Inflation is a fact of life, and cars are at the heart of that phenomenon. Besides the obvious price increase, we’re looking at performance and capabilities as well. Remember when 228 horsepower was a big deal, stuffing V-8 Mustangs and Porsche 911s? Now 600 horsepower almost seems normal, and with it comes a spiral of more: more weight, more money, more digital nannies to keep everything on the road. That’s why the Subaru BRZ and Toyota GR86 are so refreshing. These cars are built not for bragging rights but to entertain humans behind the wheel. They accept the concept of enough, drawing attention to the space that is not filled with extra pounds and scary monthly payments. They are really great.
And, we might add, it’s not like we’re talking about slow cars that win us over with great style or handling (although they do, too). The Subaru-based 2.4-liter flat-four is a delight, making 228 horsepower at 7000 rpm but still offering 184 pound-feet of torque at 3700 rpm. Weighing in at just 2843 pounds in the Subaru BRZ Limited, that’s enough oomph to deliver a 5.4-second run to 60 mph and a 13.9-second quarter-mile at 101 mph. With rear-wheel drive, a standard six-speed manual transmission, and a limited-slip differential, the BRZ and GR86 have all the right ingredients for a fun time. And it comes with an attractive direct shifter and a chassis you can steer with the throttle and brakes and steering wheel. They are basically the Porsche Cayman S performance model circa 2007 but for about half the price and with a small but serviceable rear seat.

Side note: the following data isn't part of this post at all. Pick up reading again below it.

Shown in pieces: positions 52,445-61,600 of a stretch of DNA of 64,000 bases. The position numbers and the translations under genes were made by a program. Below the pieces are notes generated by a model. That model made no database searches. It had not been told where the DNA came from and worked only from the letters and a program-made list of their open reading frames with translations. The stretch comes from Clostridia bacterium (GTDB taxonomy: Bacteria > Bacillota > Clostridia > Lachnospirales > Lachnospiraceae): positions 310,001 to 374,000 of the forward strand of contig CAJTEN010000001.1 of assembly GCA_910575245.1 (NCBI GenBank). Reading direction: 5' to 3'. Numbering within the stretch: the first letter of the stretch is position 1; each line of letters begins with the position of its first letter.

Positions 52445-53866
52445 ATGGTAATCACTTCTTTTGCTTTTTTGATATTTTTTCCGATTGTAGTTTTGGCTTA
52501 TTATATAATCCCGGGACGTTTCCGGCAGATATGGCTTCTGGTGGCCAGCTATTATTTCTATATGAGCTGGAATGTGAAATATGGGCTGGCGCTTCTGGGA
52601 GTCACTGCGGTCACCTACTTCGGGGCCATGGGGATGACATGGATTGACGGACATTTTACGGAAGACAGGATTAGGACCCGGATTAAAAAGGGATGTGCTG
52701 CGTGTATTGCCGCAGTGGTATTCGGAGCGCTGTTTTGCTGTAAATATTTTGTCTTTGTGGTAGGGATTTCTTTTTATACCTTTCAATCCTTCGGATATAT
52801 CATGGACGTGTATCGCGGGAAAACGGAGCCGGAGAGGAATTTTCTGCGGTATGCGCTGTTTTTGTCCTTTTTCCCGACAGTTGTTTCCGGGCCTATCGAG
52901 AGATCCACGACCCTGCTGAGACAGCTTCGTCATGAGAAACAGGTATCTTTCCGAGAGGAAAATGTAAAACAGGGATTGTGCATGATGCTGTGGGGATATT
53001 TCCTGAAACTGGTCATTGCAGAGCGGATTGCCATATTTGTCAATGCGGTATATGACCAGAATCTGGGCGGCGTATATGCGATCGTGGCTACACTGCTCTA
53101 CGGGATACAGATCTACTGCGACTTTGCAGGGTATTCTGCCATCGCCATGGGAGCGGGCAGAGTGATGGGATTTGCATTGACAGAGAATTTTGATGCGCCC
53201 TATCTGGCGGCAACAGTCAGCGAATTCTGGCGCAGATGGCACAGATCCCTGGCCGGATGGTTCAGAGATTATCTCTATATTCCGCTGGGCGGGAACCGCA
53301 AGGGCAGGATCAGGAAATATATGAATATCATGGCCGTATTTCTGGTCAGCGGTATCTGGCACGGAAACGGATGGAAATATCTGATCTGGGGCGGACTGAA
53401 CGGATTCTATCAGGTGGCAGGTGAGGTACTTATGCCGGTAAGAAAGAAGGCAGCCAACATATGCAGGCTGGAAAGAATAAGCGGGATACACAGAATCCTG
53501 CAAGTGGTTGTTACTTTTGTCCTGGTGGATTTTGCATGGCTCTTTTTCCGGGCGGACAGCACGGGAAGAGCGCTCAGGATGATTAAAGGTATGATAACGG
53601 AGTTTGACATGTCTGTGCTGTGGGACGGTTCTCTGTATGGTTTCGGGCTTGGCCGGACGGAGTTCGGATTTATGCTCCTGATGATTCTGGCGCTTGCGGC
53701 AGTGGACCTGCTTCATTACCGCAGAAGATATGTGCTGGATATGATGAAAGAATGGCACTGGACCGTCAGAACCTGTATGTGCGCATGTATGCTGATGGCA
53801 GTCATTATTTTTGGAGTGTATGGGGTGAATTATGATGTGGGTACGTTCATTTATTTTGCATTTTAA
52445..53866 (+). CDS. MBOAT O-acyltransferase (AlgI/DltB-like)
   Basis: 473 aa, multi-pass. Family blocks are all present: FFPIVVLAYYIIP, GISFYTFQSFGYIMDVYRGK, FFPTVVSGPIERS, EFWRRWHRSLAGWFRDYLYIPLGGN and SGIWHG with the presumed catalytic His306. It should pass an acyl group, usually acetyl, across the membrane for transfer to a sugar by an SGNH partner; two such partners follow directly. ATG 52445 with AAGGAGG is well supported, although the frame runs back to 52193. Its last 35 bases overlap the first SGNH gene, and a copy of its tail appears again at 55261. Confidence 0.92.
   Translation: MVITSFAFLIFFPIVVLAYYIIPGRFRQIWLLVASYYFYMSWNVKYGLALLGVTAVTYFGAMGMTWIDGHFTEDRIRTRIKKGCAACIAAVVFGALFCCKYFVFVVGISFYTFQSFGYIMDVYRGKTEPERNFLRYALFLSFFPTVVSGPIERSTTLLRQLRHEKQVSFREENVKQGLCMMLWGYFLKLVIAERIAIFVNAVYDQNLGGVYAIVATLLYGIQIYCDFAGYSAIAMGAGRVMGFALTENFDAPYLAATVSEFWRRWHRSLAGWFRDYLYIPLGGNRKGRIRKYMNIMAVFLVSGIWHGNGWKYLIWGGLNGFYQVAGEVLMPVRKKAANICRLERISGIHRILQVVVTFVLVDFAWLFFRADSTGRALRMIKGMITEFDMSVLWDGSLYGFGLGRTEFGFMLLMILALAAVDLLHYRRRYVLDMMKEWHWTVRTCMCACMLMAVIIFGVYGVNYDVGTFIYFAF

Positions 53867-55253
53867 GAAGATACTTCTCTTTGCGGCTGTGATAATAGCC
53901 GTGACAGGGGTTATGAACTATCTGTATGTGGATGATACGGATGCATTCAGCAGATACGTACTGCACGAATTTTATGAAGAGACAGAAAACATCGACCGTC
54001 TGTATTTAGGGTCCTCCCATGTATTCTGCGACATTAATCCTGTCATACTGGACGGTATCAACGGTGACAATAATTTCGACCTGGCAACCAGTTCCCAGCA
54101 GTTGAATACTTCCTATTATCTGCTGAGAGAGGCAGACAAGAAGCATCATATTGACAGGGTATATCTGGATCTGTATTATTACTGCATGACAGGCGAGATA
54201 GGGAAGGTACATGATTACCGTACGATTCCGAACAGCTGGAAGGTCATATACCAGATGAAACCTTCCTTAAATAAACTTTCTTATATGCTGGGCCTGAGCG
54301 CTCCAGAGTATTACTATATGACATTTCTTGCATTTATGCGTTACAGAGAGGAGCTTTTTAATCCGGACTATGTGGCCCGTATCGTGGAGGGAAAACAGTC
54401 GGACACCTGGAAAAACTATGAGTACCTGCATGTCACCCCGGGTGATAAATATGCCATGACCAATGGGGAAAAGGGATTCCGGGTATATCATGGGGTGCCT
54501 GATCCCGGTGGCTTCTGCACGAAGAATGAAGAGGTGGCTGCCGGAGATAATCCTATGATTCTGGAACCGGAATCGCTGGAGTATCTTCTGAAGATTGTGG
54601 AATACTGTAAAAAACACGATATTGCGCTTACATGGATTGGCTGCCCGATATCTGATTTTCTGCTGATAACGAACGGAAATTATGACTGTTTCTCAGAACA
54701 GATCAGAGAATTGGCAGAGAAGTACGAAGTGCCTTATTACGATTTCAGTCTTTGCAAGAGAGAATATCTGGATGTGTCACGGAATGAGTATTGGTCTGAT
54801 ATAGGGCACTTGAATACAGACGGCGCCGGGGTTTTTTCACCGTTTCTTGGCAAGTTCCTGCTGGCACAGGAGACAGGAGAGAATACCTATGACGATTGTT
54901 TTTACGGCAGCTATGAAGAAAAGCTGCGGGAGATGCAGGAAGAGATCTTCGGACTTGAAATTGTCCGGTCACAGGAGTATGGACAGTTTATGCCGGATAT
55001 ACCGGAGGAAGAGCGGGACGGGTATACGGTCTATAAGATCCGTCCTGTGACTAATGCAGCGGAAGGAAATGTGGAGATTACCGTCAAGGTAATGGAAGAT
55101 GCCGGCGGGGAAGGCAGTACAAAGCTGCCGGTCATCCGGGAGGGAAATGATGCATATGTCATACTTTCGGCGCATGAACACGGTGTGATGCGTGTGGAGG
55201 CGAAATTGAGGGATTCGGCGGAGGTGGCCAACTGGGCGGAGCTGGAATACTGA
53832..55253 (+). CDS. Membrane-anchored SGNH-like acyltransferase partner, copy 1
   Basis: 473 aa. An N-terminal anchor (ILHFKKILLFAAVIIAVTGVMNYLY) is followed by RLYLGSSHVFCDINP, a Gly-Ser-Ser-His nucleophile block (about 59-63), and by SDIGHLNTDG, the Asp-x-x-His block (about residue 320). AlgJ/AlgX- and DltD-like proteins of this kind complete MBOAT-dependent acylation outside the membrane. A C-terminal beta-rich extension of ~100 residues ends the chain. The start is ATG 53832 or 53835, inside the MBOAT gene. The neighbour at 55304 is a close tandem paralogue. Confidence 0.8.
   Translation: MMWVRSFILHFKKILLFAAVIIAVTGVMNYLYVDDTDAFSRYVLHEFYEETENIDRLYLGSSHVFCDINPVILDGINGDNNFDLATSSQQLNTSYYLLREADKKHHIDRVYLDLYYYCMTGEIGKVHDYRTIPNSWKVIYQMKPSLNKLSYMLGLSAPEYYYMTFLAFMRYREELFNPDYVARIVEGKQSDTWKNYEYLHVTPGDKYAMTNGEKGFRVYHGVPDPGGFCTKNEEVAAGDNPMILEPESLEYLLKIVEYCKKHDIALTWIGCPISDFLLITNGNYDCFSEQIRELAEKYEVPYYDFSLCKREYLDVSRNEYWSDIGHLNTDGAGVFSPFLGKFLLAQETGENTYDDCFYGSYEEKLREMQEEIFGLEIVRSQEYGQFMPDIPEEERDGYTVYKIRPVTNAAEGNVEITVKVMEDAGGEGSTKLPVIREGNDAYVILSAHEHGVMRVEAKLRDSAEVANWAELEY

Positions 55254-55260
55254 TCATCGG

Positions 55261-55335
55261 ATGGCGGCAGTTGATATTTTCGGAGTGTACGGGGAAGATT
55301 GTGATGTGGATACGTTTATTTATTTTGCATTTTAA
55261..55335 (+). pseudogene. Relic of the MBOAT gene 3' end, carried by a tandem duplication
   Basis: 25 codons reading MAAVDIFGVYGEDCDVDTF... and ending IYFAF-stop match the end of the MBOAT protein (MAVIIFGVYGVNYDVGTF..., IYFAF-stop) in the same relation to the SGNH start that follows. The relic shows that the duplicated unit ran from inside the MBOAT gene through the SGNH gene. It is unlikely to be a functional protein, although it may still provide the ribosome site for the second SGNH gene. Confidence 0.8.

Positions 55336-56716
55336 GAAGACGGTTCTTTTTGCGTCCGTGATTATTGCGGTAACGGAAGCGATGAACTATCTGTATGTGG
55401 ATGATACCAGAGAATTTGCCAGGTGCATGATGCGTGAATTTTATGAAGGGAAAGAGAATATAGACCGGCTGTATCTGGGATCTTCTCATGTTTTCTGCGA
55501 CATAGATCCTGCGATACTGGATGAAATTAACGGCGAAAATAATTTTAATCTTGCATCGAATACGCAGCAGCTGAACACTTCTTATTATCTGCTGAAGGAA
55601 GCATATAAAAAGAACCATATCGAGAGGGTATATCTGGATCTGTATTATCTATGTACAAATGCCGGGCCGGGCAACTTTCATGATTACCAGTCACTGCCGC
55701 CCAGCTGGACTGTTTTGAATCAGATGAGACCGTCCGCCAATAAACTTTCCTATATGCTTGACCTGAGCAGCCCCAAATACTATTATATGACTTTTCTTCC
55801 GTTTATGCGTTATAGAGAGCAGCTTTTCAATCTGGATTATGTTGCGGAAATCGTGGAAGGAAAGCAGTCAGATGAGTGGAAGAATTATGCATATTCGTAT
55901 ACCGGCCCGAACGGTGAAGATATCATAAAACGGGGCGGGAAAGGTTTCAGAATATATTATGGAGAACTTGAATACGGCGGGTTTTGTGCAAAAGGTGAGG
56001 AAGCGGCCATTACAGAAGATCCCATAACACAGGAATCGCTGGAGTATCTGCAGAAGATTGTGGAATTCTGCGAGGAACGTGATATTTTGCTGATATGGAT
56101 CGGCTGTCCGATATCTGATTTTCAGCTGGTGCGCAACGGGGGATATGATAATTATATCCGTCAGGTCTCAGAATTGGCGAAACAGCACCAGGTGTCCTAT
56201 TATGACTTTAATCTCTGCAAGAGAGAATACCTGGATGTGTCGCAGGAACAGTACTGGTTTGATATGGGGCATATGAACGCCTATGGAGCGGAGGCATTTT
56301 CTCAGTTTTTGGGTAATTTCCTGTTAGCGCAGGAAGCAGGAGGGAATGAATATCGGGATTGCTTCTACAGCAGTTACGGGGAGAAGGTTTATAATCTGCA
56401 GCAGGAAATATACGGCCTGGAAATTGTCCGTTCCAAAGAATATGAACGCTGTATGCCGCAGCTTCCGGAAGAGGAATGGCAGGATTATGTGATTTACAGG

They look the part too. The GR86, with its Toyota badge, is sometimes mistaken for a Supra, especially when it’s painted bright Neptune blue. The Toyota and Subaru twins eschew big wings and splashy graphics for a tightly packed rear-wheel drive aesthetic. They look fast but respectable, which can be a tricky trick to pull off, especially for a small sports car.
Yes, the interior is a bit basic, with clear eight-bit graphics for the instrument cluster and central touchscreen. And of course, we daydream about the antics that might ensue with the arrival of a turbocharger and, say, 300 horsepower.
But a fancier interior might push up the base price, which stubbornly remains under $30,000. And more power will mean stronger steering, bigger wheels and tires, and extra weight. All of that takes away from why this car is so great—it’s light, sharp, unrefined and cheap. May they remain so. We don’t need anything else.
Back to 10Best
2023 Subaru BRZ/2023 Toyota GR86
228-hp 2.4-liter flat-4; 6-speed manual, 6-speed automatic
C/D Test result
60 mph: 5.4–6.3 seconds
1/4-Mile: 13.9–14.8 seconds
Top Speed (claimed mfr): 134–140 mph
Braking, 70–0 mph: 152–167 ft
Road Grip, 300 ft Skid Pad: 0.89–0.99 g
EPA Fuel Economy/City/Hwy: 22–25/20–21/27–31 mpg
This content is imported from OpenWeb. You may be able to find similar content in other formats, or you may be able to find more information, on their website.